No need to add smoke while the meat is foiled. Smoke won't get to it anyway. In a charcoal smoker, the charcoal provides the heat, provides some flavor, and does the cooking. The wood provides the smoke and does the flavoring.

Grab another butt, gather some more info from the forum and try it again. Next time I bet you won't be giving it away!!

Don't get discouraged. My first rack of spare ribs were NASTY. I didn't give it to the dog -- but probably should have.wink.gif

Hang in there.

post #15 of 23
I agree. Get yourself another butt and give it another shot. Remember, thin blue smoke is what you are looking for.
post #16 of 23
Thats allot of wood remember if you can smell the smoke you have enough you don't need to see it. A thermo sitting at rack level is much better than the thermometer on the door which is probably not accurate anyway. I'm another that doesn't brine butts just a good rub the night before and maybe again before it goes into the smoker. I to use a spritz of apple juice and captain morgans spiced rum every hour after the first two hours. Most butts and briskets for that matter will hit a plateau or stall where the temp stays at a certain point or even down a couple degrees. During the plateau the connective tissue in the meat is breaking down and this makes it better. A plateau can range from a few minutes to hours and you never really know how long every piece of meat is different. Be patient and wait out the plateau and don't change the smoker temp just continue spritzing every hour and you will be rewarded with a very tender juicy piece of meat.
post #17 of 23
Pineywoods- I like that Captain Morgans idea. I'm going to try that if I don't drink it all first!! Thanks!
post #18 of 23
I am still somewhat of a newb to my smoker which is just like yours I think. I had similar problems when I got mine. Listen to all the advice offered and then decide which part of it fits you. Everything I have read i agree with. Not everything works well together. Keep smoking until you find your mojo. I have smoked for a long time but it was more of a direct heat smoker. I had to changed modes.

Here is my way, you can decide if any of it works for you.

I start a chimney of kingford and soaking a half bag of chunks about 20 minutes out.

The wind blows a constant westerly 2-3 miles an hour at my house. I place firebox in the wind. I open the grate and stack all the way. I use one chimney of kingsford to bring my smoker up to temp. This will take it to around 220-260 in 15-20 minutes.

If the wind shifts east, I wait to see if it will shift again. An easterly wind will drop my temps big time. If it lasts, I will throw half a chimney in the fire box. This will compensate for the easterly wind. If the winds shift after that, I close the air flow to maintain the temp.

While it is coming up to heat, I unwrap my but and put it on the rack. I don't do anything to it. The flavor comes only from the smoke. I put several chunks of hickory and mesquite. This will add another 10-20*.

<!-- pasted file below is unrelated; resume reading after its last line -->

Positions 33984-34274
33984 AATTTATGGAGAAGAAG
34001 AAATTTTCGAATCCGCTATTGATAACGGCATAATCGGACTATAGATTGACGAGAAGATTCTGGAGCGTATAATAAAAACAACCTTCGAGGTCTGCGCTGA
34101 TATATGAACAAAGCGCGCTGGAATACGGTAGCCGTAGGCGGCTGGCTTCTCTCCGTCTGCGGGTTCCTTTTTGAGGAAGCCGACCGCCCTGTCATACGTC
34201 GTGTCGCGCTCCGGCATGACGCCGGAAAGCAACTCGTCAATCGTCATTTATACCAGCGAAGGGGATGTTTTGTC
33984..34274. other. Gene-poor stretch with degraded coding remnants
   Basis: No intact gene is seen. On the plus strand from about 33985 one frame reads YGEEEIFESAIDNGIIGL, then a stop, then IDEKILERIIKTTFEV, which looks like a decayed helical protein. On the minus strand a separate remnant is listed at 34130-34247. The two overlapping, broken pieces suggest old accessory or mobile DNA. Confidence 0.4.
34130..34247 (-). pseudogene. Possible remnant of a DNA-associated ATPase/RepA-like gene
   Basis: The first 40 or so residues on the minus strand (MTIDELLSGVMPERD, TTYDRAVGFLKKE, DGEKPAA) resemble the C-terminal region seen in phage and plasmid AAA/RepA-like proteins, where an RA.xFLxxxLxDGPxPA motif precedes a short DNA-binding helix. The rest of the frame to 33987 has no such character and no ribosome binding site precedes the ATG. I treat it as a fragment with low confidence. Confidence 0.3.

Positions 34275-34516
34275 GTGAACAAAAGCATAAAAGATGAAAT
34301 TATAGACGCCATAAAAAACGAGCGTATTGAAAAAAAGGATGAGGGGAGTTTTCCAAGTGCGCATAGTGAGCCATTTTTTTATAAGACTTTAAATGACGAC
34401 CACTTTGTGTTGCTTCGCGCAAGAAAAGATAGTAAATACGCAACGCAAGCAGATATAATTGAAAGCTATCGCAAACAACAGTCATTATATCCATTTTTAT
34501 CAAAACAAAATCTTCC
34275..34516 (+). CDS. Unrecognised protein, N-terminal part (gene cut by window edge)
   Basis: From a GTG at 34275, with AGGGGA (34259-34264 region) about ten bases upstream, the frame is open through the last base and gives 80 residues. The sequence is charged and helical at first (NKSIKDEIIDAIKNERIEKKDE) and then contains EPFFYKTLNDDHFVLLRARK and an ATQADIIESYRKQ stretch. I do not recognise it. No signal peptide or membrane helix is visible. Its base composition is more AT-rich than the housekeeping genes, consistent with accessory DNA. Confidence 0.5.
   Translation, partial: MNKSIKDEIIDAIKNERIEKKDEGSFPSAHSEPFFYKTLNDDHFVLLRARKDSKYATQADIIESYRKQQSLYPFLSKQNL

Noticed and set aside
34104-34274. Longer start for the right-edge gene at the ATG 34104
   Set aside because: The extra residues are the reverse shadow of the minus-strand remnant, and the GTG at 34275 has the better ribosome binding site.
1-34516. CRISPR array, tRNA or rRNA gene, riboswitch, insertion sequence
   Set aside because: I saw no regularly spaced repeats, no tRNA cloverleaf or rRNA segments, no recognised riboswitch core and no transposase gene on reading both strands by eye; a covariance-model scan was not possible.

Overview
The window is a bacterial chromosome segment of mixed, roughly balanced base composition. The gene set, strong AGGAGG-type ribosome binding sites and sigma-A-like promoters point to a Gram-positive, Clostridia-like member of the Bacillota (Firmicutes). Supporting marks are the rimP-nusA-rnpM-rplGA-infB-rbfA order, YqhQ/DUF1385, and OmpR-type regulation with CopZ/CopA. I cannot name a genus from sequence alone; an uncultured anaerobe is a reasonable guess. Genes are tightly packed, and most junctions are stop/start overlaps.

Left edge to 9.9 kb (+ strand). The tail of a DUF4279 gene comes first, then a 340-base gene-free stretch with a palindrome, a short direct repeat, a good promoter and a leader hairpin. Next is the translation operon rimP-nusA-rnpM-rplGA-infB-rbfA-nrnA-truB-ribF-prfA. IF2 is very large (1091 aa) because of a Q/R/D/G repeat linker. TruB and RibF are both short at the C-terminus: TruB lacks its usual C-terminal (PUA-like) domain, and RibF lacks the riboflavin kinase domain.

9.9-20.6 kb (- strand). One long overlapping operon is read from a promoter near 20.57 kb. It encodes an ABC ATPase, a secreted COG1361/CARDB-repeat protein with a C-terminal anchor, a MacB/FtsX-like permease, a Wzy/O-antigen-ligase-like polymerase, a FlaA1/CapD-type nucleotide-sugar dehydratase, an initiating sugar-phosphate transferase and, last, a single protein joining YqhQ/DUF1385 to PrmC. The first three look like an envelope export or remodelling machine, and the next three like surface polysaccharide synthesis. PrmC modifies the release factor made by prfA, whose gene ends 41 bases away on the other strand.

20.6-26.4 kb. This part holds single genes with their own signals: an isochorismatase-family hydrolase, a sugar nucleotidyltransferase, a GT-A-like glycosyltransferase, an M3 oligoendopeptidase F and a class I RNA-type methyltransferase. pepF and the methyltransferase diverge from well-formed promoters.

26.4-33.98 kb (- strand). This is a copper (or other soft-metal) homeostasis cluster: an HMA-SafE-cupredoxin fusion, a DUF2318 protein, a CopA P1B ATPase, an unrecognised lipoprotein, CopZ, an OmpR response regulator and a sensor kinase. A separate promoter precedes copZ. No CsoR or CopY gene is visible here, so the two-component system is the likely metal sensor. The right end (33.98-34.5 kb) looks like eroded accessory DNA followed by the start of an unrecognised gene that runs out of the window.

I can restrict air flow by closing the grates and stack and bring the temp down about 50-70*. I can add about 1/4 chimney charcoal, a few chunks and open the air flow and bring up the temp about 50-70*. I can set a medium air flow once I get my temp and keep it. Make sure your coals are on a grate and ash is not restricting air flow below it. I move my hot coals to the side of the air box to keep contstant air flow.

I throw wood on the coals every time the wood burns out. I usually go through a combined half bag of hickory and mesquite chunks. I throw charcoal on when ever the current charcoal has burned below 50%. Once I have my temp, I burn a mixture of 50% regular kingsford along with 50% kingsford hickory.

I keep my temp as close to 250 as possible without letting it drop below 250*. My fire will get up to about 290* and I will start bringing it down slowly. If my fire drops below 250, I bring up the fire quickly and slow it as it comes closer to 250. It will rest around 260-270.

An exception I have to wrapping the meat is I wrap mine around 148-150. I find the plateau time is reduced. I make sure I do not puncture the foil. I pour the juice into a jar to be used in the beans.

This will take me anywhere from about 6-10 hours depending on how close I stay to 250. I only open the lid twice during the smoke. Once to move the thermometer from the grate to the meat when I think the meat is around 130-140. And again when the meat reaches 148-150 when it is wrapped in foil.

I take my temp up to about 205*. Then I either get a shovel and take some fire out of my box and leave the meat or let it rest at room temp until the beans are done.

Lately my butts have been coming out great. The last one I could not take out of the foil in one piece. It separated with the tongs and was about as tender as mash potatos.

Again, I would decide what works for you. I developed my style by listening to all the responses here. I tried most of them until I found what worked for me.

Good luck.
post #19 of 23
Thread Starter 
So when the meat get to 150 you wrap it in alum foil? and put back on the smoker?
post #20 of 23
Yes, put the thermometer back in and keep the meat on until it hits 205*.